It seems like a lifetime ago when the Heat's offense operated with the efficiency of a pickup game, relying on the skills (albeit unique ones) of one or two players to score. They would need LeBron James to flex his all-world talent or Dwyane Wade to single-handedly carry the load.
The Heat still lean on their stars -- witness James' 41 points (on 15-of-23 shooting), 13 rebounds and eight assists in their 117-112 win over Indiana on Monday -- but lately, Miami can credit its success on the offensive end to something else: balance.
"We've changed," coach Erik Spoelstra said. "I think the biggest change we have made in the last two weeks is the detail of our execution and the trust we are showing in getting to the second or third options. Trust involves moving the ball and we are getting to the defense when it isn't set. Guys are buying into it. With time, the confidence is growing."
That trust has not come easy. As recently as late January, Heat players were looking at each other with an uncertain eye. Over the last two minutes and overtime of a four-point loss to Atlanta, James took nine of Miami's final 12 shots, many of which were contested.
"The ball would just stop," point guard Carlos Arroyo said. "And when it did, we were in trouble."
From the sideline, Spoelstra could only watch. In practices, he preached the importance of believing in each other, of making the extra pass and being diverse in the half court. But deep down, Spoelstra knew there was only so much talking he could do.
"We are built differently than some teams," Spoelstra said. "We have home-run hitters. The process has been learning how to make the game easier for each other. We don't want to take the ball away from our best players. We want to get to the second or third options. We want to go for the home runs after you explore different things."
Over the last few weeks, the Heat have started to see results. Health has been a factor. Mike Miller returned to the lineup in late December and worked his way back into the rotation in mid-January. Miller's presence has bolstered a bench that has outscored opponents by 6.3 points per game over the last five games. The notoriously streaky Eddie House has caught fire, too, scoring double digits in nine of the last 12 games.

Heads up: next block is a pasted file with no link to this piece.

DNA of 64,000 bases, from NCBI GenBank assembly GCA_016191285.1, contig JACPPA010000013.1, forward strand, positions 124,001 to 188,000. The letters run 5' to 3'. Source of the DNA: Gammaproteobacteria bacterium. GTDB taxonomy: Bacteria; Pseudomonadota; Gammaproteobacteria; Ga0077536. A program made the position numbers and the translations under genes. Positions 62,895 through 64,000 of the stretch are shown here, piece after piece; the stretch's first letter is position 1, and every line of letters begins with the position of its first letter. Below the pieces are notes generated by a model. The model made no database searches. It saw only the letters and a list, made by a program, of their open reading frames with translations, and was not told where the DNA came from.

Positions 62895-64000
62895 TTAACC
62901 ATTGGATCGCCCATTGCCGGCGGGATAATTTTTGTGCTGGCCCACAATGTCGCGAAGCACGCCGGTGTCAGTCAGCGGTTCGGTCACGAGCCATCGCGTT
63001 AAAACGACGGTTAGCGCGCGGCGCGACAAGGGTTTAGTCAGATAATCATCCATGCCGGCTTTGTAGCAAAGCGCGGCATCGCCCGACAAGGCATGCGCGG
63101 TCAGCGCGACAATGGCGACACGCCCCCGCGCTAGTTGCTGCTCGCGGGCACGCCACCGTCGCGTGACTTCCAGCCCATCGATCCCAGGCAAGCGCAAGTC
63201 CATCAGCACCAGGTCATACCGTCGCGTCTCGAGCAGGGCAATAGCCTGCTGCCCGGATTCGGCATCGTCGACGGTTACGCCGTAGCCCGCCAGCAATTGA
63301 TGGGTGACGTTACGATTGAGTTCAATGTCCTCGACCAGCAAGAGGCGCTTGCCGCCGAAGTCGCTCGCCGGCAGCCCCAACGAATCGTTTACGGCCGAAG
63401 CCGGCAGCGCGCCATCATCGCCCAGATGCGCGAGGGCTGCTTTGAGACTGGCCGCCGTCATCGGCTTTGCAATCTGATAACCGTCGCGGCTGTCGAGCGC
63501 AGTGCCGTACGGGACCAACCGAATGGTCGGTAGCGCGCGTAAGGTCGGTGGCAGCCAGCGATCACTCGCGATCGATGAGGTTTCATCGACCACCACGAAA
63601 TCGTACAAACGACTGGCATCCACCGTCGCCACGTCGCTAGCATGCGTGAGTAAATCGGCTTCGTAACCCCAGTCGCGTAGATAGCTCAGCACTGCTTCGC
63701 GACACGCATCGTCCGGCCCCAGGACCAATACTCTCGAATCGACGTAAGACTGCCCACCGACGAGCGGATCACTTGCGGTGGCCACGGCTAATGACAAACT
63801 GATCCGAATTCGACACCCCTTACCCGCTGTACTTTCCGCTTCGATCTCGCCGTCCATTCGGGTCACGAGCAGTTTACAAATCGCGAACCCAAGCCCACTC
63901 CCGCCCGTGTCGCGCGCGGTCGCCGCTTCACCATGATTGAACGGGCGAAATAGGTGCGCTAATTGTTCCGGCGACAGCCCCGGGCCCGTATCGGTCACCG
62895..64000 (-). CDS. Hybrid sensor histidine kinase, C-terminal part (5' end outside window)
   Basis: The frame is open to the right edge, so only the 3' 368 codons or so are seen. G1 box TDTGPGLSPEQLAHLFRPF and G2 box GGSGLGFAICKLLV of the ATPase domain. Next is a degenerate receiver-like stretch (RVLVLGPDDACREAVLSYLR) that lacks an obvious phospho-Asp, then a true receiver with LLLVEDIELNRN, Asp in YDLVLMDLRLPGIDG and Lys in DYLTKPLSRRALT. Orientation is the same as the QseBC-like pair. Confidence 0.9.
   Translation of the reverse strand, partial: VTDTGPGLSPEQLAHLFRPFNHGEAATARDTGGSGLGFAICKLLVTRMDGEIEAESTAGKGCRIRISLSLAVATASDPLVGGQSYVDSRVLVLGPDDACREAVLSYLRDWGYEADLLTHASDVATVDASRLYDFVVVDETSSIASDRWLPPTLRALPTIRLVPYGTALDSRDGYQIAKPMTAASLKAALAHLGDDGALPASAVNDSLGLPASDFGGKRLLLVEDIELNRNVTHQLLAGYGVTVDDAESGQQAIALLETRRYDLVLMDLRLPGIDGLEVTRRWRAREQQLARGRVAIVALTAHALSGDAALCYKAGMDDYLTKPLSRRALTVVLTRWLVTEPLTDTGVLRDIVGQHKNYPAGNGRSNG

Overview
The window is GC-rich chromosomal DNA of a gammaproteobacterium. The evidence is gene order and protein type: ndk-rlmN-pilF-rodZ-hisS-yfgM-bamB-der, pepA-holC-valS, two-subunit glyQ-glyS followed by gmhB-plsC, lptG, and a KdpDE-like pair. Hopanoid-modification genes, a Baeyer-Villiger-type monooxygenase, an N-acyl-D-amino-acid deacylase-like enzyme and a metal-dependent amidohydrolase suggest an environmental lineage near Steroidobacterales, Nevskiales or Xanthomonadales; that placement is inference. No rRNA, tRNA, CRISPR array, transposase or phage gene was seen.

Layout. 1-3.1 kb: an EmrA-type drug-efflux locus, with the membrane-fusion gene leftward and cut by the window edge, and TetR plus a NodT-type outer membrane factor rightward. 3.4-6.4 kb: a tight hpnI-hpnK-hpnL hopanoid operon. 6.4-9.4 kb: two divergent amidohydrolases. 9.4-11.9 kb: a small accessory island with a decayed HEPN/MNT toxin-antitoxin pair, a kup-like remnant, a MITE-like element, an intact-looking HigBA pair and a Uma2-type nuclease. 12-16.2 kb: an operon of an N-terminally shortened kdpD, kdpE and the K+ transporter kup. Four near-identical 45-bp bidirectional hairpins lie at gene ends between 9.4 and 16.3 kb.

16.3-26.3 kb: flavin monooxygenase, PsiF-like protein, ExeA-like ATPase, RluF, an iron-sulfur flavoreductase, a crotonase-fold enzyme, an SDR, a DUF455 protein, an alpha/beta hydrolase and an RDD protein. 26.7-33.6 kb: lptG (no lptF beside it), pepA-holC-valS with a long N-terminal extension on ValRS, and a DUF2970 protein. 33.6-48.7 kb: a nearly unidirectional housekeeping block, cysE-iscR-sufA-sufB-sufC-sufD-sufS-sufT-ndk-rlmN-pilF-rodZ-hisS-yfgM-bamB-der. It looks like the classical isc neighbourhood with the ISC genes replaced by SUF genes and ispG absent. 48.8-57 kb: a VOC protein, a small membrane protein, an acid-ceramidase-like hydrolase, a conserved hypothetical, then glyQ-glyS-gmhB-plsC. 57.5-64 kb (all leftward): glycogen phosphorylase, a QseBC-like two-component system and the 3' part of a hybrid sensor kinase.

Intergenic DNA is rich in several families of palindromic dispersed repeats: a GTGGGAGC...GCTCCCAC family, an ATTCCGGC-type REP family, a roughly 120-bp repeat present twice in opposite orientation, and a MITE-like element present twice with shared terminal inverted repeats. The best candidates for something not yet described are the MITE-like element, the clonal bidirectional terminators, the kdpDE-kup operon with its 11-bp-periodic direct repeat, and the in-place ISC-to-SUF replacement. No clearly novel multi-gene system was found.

Spoelstra, however, sees more. He points to Miami's 104-100 win over Orlando as an example of the offensive growth. In that game, James went off for 51 points. But it was the way LeBron picked up those points that got Spoelstra's attention.
"It was as quiet and efficient a 51 as you can have," Spoelstra said. "The most important thing was that it came within our offense. There was hardly any isolation. It didn't seem like the ball was stopping. The ball was moving. He often would finish the play and that's what we want."
Indeed, while James, Wade and Chris Bosh have continued to put up impressive numbers, much of their production recently has come off second or third passes or kick-outs off double teams.
"Early in the season, we would get most of our points off of fast breaks and not being able to execute in the half court," James said. "We're doing a little bit of everything now. Catch-and-shoot, posting up -- everything that a team needs to do to keep other teams off balance, we have been able to do."
Miami's recent string of success -- it's won seven straight heading into Friday's game against Detroit -- hasn't convinced Spoelstra that his team is anywhere close to a finished project. Statistically, the Heat are one of the league's worst passing teams -- they are 28th in the NBA in assists (19.7 per game), joined in the basement by bottom-feeders Sacramento and Milwaukee -- and are still prone to stretches where the ball doesn't move.
"All facets of our game have to continue to get better," James said. "We can't stop what we do best, which is run. But at the same time, when we don't have anything early in transition, we have to be able to set up and execute in the half court."
Spoelstra agrees and thinks being able to play together over the final two months of the regular season will be invaluable for improving the team chemistry even more going into the playoffs.
"A lot of it is continuity and that takes time on the court," Spoelstra said. "You can't bypass that, even if you have high-IQ players with a lot of experience. You still need time to play together and get to know what works, what makes the other player better. There has been a learning curve for our guys, what with LeBron and Dwyane used to having the ball up top playing the high pick-and-roll. I told them we couldn't run them both on a high pick-and-roll at the same time. We have to develop other aspects of our game. The variety of our offense now is much different than at the beginning of the year. And it will get better by the end."